Hindu intellectuals have been forced to defend themselves under the rules of the secularists’ game, and therefore have largely been ineffective in putting forth their views strongly. Thus it becomes the norm for the young to adopt a secular perspective.
In response to the changes of Islamic atrocities, in medieval India, a number of secularists have raised the issue of the “bloody sword of Hinduism.” They allege that Hindus were equally brutal in suppressing Buddhism. In Kerala, there is circumstantial evidence that a fairly egalitarian Buddhist culture was replaced uith a brutally casteist Hindu culture after the time of Sankara. What is your view on this?
I think this is an absurd suggestion. For one, even if Hinduism were indeed bloody, that does not by any means justify the well-documented bloodiness of Islamic aggression. And, even more importantly, it is absolutely clear that it was Islam that decimated Buddhism in India, just as it had in Afghanistan and Central Asia. By destroying the monasteries and massacring the monks, Muslims eradicated Buddhism.
If you analyze the historical record carefully, you will see that it has almost never been the case that Hindus plunder places of worship, others’ or their own. A Kashmiri historian wrote, for example, that a Hindu ruler sacked a number of Hindu temples. On closer scrutiny, it turned out the king had been instigated by the Muslim Turkish mercenaries under him into this sort of vandalism. Of course, that is entirely normal in Islam.
Buddhism seems a more benign form of Hinduism, in effect, a“kinder, gentler” Hinduism, with the same philosophical breadth, but a more egalitarian bent. Why shouldn’t we revive Buddhism in the land of its birth? What is the reason for this indifference?
That is an interesting suggestion. However, Buddhism suffers, one might say, from its negation of the spiritual side of things, and its abstract atheism. It is, as you say, an incredibly attractive philosophical tradition. However, it has been content to overlay itself on an existing social structure, as it did in Japan or China or Thailand, whereas it is possible to change the system under Hinduism.
There is a raging debate in India about the justification for caste-based reservations. Your view?
I believe that there is and continues to be a lack of a level playing field in India—the lowest of the low, the Harijans and the Scheduled Tribes, are severely disadvantaged. I don’t think anybody is opposed to giving them preferential treatment.
It is in that case of the middle castes that there is controversy. Interestingly, the middle castes were themselves often the worst perpetrators of casteism against the lowest castes.
The Hindutva movement seems to concentrate on castigating Islam.In many ways however, isn’t Christianity more of a threat to Hinduism? It is well-funded, has excellent marketing skills, and is implacable—witness Pat Robertson in the U.S.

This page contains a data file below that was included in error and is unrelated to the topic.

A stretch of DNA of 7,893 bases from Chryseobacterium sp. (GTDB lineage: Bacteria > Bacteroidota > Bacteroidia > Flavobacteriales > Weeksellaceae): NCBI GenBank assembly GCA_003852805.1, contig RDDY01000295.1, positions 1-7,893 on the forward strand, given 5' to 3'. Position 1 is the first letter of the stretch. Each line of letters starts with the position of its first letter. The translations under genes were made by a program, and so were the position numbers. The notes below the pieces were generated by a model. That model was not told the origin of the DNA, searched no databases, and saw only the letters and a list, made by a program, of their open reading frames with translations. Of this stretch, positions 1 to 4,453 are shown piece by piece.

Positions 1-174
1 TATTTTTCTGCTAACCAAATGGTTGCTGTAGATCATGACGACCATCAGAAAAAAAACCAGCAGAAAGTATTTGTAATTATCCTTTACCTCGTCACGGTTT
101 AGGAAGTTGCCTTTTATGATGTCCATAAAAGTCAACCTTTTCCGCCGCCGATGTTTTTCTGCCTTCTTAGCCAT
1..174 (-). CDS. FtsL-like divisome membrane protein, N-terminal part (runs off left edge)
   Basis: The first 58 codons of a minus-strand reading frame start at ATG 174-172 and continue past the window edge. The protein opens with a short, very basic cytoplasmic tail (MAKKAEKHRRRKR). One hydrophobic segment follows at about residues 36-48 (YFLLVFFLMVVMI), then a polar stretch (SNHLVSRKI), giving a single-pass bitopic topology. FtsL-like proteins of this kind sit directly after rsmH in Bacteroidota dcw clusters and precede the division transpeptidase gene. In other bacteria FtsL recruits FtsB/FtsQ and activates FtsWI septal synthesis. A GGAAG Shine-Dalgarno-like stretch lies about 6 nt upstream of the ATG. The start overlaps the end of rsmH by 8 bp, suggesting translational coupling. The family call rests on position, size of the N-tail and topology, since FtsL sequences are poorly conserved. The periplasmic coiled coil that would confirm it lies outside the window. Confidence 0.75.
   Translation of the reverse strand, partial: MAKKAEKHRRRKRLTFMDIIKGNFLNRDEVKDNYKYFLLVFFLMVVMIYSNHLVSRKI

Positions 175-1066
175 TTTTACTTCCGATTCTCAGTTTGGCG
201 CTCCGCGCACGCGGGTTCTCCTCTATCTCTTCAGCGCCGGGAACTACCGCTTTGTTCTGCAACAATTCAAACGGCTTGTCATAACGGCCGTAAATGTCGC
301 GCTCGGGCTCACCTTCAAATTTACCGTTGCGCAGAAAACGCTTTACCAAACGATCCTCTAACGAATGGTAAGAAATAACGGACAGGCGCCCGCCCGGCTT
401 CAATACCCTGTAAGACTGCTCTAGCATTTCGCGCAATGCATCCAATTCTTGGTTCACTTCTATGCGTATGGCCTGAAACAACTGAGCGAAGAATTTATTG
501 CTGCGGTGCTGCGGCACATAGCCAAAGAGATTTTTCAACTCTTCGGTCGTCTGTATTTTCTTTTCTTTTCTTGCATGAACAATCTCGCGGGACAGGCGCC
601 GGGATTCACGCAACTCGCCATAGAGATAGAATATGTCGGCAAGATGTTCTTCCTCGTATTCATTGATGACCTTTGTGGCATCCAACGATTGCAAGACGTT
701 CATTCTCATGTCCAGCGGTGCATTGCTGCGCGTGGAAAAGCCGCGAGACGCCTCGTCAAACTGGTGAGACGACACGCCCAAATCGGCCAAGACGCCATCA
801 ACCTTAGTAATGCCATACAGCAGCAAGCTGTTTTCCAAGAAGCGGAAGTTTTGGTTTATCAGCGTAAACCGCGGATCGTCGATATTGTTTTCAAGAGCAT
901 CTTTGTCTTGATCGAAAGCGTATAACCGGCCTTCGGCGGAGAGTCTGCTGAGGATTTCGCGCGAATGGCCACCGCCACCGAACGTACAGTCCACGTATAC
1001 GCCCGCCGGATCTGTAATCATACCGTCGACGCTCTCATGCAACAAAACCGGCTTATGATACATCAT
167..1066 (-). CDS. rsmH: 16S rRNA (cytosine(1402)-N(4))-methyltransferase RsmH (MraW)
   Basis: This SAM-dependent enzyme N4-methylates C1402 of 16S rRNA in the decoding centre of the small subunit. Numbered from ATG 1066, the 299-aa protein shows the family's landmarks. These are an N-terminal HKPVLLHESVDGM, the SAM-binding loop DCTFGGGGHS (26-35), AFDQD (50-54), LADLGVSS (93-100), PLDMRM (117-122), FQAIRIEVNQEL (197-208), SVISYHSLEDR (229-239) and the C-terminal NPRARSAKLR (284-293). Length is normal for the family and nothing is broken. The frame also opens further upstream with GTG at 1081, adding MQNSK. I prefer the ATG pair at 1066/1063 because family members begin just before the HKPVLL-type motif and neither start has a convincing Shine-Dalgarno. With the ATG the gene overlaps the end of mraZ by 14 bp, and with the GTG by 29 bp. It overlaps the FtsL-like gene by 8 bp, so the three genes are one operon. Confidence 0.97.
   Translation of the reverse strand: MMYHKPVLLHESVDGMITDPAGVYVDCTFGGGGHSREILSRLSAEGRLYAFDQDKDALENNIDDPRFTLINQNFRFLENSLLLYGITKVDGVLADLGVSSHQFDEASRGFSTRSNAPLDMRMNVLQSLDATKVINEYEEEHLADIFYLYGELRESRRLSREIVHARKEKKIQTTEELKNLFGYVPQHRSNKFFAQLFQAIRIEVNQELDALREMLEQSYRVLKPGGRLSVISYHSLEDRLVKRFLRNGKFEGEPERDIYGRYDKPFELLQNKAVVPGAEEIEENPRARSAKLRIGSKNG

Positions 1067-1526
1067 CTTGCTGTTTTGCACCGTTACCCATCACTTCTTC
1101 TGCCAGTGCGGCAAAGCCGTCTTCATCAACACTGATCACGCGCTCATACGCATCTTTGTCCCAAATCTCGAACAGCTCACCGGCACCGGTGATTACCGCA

lslam is more visible, more visceral, more crude, perhaps. Christianity is much more subtle and better-packaged; but it is a major threat to Hinduism nevertheless. Hindu intellectuals, as I said, have utterly failed to respond to missionary misinformation. The missionaries, on the other hand, have several centuries of thought put into converting “the heathen, and are able to articulate themselves well.
Hindus need to go on the offensive, intellectually, morally, and spiritually. Christianity is a tremendous threat, and few have woken up to that fact. India has become perhaps the biggest focal point for Christians—you may be surprised to know that the largest number of Jesuit brothers entering the fold are from India now.
There are several reasons for this Christian interest in India. First, India is about the only major country where they can freely practice their evangelism. It is clearly out of the question in the Islamic countries around India, and of course, has been so in the Communist nations. The missionaries wish to use India as their foothold and home base to expand elsewhere in Asia.
Second, the relatively spiritual Hindu tradition makes it easy for a person to justify celibacy and monkhood, thus supplying the next generation of evangelist feet on the street for the missionaries.
The depredations of Christians against Native Americans was finally recognized a few years ago by the Pope himself. He apologized to them in 1992, the 500th anniversary of Columbus’ voyage to the Americas. Now we have another anniversary coming up: 1998, commemorating the voyage of Vasco da Gama to India, and the arrival of the Portuguese—not a very pleasant story, I am afraid. I am not holding my breath for a papal apology.
You wrote a paper on the myth of St. Thomas in India. What exactly did you have in mind?
The story that St. Thomas was murdered by Brahmins in India is accepted widely without question. However, the original story in Aramaic is merely that Thomas went to the Indies—which meant anything from Afghanistan to Japan those days. Furthermore, the actual words about his death are that he was killed with a spear. The missionaries took the word, and chose to state that he had been killed by a Brahmin.
The use of a myth like this for political purposes is widespread in Christianity. For instance, the location of the spot where Christ was supposedly crucified was not known in the early years of the Common Era. Then the Emperor Justinian’s mother had a dream in which she saw the site of the crucifixion. Interestingly, this was on the site of a temple of Athena, which was of course torn down.
What is your message to U.S. Hindus?
You should forget your fractured animosities back in India, and try to recognize each others’ best qualities. Try to present to your fellow Americans the good that your religion has. Hinduism has global relevance, and it should not be confined to a geography-centric vision. We can all learn from it.